issue-of-rent-control-during-covid-19-summary

Context:With the social and economic impacts of the current pandemic and associated lockdown,there is a clarion call made to landlords by tenants to ‘forgive’ rent for a month or two.

More about the news:

  • Government, civil society, academia, and migrants themselves are already urging landlords to stop evictions as it would exacerbate the pandemic.
  • Governments are currently ‘ordering’ or requesting landlords to excuse rent and stop evictions on the basis of the Disaster Management (DM) Act of 2005.

The central government's recent order, issued under the Disaster Management Act,2005

  • Stops landlords from demanding rent from poor workers and migrant labourers for one month. 
  • It also provides for strict action against the landlords who force evict their tenants.

Problems related to India’s rent arrangements:

  •  Informality in the rental housing market:
    • The vast majority of rent arrangements in India are informal and unrecorded.
    • Due to this it is uncertain how many people are giving out their houses on rent, for how much, how long, or under what terms and conditions.
  • Loopholes in existing legislations:
    • Typical rent control laws have historically favoured tenants, considering the landlords as petty capitalists exploiting poor, vulnerable tenants.
      • Consumption data for poor households in urban areas indicate a uniform lack of savings or access to social and economic safety nets for both landlords and tenants. 
      • That means many times landlords themselves, by and large, cannot afford a no-rent month.
    • Disaster Management (DM) Act of 2005 does not have any provisions for demanding continuation of rental housing arrangements.
    • There is no legal obligation for landlords to excuse rent or not evict tenants in the current pandemic.

 

Model Tenancy Act,2019

 

Applicability

  • This law will only act as a model for all states and union territories (UTs) as land is a state subject.
  • This means that every state and UT will have the choice to either adopt the Model Tenancy Act or to reject it.

Highlights

  • A landlord needs to give a written notice three months prior to the revision of the rent.
  • This act backs designating the district collector as the rent authority.
  • It advocates imposing a heavy penalty on tenants for overstaying at a rented flat or house.
  • Tenants will have to pay a security deposit in advance for a maximum of two month's rent sum.
  • Landlords and tenants both require to submit a copy of the rent agreement to the district rent authority.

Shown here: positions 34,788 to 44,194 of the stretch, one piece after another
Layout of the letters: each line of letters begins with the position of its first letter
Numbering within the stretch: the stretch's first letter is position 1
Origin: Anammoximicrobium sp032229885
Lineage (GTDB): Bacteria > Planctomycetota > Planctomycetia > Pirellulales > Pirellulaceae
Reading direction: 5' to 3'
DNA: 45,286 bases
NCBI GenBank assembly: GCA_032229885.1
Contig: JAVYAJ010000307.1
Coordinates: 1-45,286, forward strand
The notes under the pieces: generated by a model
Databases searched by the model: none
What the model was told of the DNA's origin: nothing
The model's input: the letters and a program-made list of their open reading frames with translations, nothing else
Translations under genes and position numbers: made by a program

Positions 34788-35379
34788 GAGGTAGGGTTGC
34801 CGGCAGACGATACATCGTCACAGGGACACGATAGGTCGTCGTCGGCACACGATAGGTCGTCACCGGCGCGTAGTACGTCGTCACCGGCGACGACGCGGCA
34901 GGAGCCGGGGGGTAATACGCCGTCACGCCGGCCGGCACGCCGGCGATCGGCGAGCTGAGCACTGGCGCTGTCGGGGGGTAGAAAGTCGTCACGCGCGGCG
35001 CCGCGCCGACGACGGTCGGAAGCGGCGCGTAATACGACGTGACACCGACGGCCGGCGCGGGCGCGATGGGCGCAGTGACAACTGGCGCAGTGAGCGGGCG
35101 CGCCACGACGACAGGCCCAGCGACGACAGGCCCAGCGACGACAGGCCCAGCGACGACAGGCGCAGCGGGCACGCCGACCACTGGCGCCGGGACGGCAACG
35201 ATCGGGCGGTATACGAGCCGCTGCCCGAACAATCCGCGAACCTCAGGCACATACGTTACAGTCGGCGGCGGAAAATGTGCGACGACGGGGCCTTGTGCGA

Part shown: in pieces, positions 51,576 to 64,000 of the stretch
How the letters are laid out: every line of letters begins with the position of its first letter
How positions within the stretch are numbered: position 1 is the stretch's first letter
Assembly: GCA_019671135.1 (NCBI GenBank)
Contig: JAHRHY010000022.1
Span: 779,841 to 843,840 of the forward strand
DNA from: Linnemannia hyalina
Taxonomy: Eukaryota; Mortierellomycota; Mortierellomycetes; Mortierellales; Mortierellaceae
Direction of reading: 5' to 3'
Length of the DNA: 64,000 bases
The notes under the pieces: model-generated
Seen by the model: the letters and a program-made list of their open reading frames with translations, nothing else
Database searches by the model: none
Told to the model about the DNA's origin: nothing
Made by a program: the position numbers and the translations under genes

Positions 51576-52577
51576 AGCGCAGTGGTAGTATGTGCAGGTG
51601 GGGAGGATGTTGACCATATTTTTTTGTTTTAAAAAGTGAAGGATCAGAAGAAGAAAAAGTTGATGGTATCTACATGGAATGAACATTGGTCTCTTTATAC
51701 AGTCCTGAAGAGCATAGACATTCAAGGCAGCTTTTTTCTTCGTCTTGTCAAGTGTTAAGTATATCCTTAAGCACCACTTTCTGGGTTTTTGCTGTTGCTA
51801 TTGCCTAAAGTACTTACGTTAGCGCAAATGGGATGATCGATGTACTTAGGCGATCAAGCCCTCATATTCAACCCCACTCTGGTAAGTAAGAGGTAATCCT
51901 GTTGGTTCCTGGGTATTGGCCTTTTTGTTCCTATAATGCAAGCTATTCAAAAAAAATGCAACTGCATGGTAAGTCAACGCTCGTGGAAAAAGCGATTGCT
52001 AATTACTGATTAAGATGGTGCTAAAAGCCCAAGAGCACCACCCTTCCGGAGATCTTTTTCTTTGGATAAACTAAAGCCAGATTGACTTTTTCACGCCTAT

• States will have to establish rent courts and rent tribunals for smooth handling of related matters.
  • In case, a landlord declines to pay for the required repair the tenant can get the work done and deduct the amount incurred from the monthly rent.
  • A landlord needs to provide a 24-hour notice before entering the rented premises for repairment or renovation purposes.

Way ahead:

  • Removing hurdles in existing laws:
    • The focus has to shift away from the DM Act to rent control acts that actually aim to regulate rental housing. 
      • Here some medium to long-term thinking on rent control laws in States, as well as the Central government’s Model Tenancy Act, 2019, could be utilised.
    • Need of specific provisions during emergencies in rent law:
      • Model Tenancy Act, need a force majeure clause for emergencies such as the pandemic. 
      • In such times there is a strong case for passing an order to prevent evictions. 
      • When passed under a rent law, for registered tenancies, it will carry a far stronger legal sanction than under a disaster law.
  • Formalisation of the field:
    • There is a need for making rent Act applicable across more and more tenancies. This means that all tenancies, including those informal in nature, must get registered under the Act. 
    • Help in collection of tenancy related data:
      • By formalisation we will know who actually the landlords and tenants are, and where these houses are. 
      • The government would be able to channel funds directly into the accounts of landlords and tenants 
    • Proposed MTA also emphasises on the registration of rent agreements through to-be-established rent authorities in every State. 
      • All States need to pursue it. Tamil Nadu has already launched such an authority that manages a portal for simplified registration.
  • Mobilisation of housing, welfare and disaster funds:
    • There is also a need to consider that landlords may not be able to afford a rent-free month they need the rent for their own survival.
    • These kinds of funds can make up for this loss of rent.
    • These types of funds could also be crowd-sourced, acquired from corporate social interests, and grants from international and national donor organisations. 

Source:https://www.thehindu.com/opinion/op-ed/rent-control-amidst-pandemic/article31521840.ece